The key for the success in this experiment is to pour the liquids (inside the bottle) in the right order. So, first make sure to add the dark corn syrup, then continue with the dish soap, next add food coloring to the water and pour it in with the bottle while it’s tilted, and add the vegetable oil (bottle still tilted). Finally, add food coloring to the alcohol and pour it in with the bottle tilted. Your friends will be impressed when all you have really done is to follow simple steps.

9

Egg through a Bottle

hard boiled eggSource: YouTube, Image: commons.wikimedia.org

For this experiment, you’ll need:

– a box of matches

– a strip of paper

– a peeled hard-boiled egg

– an empty bottle with an opening slightly smaller than the diameter of the egg

With this very simple trick, you can impress even the most knowledgeable science geeks. Use a match to light the end of a strip of paper on fire. Lift the egg off the bottle, drop the paper inside with the flame down, and quickly replace the egg. Watch the egg wiggle a little in the mouth of the bottle and then get sucked inside.

8

Invisible Bottle

Invisible BottleSource: YouTube, Image: YouTube

For this experiment, you’ll need:

– glycerin

– a glass

– a bottle (that will fit in the glass)

This trick might sound a little difficult to achieve, but it’s so simple really. All it takes is for you to fill both the glass and bottle with glycerin and place the bottle in the glass, and it will look like the bottle disappears. You will be feeling like Criss Angel during the process.

7

Create Magnetic Fluid

Magnetic FluidSource: YouTube, Image: pixabay.com

For this experiment, you’ll need:

– a magnet

– plastic wrap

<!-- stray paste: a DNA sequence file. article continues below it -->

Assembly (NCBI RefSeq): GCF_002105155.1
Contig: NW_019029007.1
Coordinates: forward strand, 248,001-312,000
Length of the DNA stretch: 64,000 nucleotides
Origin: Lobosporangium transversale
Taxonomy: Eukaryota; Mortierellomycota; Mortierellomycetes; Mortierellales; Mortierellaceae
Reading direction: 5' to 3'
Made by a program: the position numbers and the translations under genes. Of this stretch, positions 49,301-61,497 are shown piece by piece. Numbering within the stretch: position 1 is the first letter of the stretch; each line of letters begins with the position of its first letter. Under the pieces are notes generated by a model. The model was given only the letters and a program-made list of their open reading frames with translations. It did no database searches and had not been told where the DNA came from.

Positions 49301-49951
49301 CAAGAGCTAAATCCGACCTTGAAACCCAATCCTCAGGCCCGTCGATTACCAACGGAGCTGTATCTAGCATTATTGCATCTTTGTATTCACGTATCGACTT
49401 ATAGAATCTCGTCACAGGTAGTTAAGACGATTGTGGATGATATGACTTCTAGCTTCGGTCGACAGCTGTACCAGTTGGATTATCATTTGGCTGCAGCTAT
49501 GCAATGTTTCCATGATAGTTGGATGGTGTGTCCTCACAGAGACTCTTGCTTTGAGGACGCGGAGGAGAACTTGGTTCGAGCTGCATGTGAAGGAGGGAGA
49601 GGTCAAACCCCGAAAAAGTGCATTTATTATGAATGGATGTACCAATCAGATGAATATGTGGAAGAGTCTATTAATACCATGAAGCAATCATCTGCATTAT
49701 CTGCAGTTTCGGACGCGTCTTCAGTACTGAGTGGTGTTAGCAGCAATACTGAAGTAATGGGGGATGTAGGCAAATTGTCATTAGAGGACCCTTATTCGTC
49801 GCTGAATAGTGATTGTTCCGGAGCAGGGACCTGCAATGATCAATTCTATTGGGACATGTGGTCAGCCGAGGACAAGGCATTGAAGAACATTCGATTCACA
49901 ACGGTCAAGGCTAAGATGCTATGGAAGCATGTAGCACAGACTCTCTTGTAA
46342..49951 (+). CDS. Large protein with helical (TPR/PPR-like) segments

– ferric oxide (in powder)

– a small container

– vegetable oil

A ferrofluid is a liquid that becomes strongly magnetized in the presence of a magnetic field. In 1963, NASA’s Steve Papell invented ferrofluid as a liquid rocket fuel that could be drawn toward a pump inlet in a weightless environment by applying a magnetic field. It contains nano-scale particles of metal, which can become magnetized, and the good news is that if you mix oil, toner, and a magnet, you can create your own ferrofluid and harness the power of magnetism. How? Wrap your magnet in plastic wrap and push your tapes to the side. Collect the ferric oxide with the magnet and place the powder in a small container off to the side to dry. Once it’s dry, add the vegetable oil and then you will have your own ferrofluid!

6

Reversing Liquid

Reversing LiquidSource: YouTube, Image: YouTube

For this experiment, you’ll need:

– a big glass

– a smaller glass

– three mixing glasses

– corn syrup

– a few pipettes

– food coloring

– some clips

To begin this experiment, you must pour the corn syrup into the bigger glass and then place the smaller glass inside of the bigger glass. Next, you will have to attach the clips to prevent the smaller glass from moving side to side in the bigger glass. To continue, pour a small amount of corn syrup into the three mixing glasses and then add food coloring and stir. Fill each pipette with a different color, then add the colored corn syrup to your big glass. Turn the smaller glass carefully and watch the colors mix. Turn it back and watch them unmix while the magic “show” happens right in front of your eyes.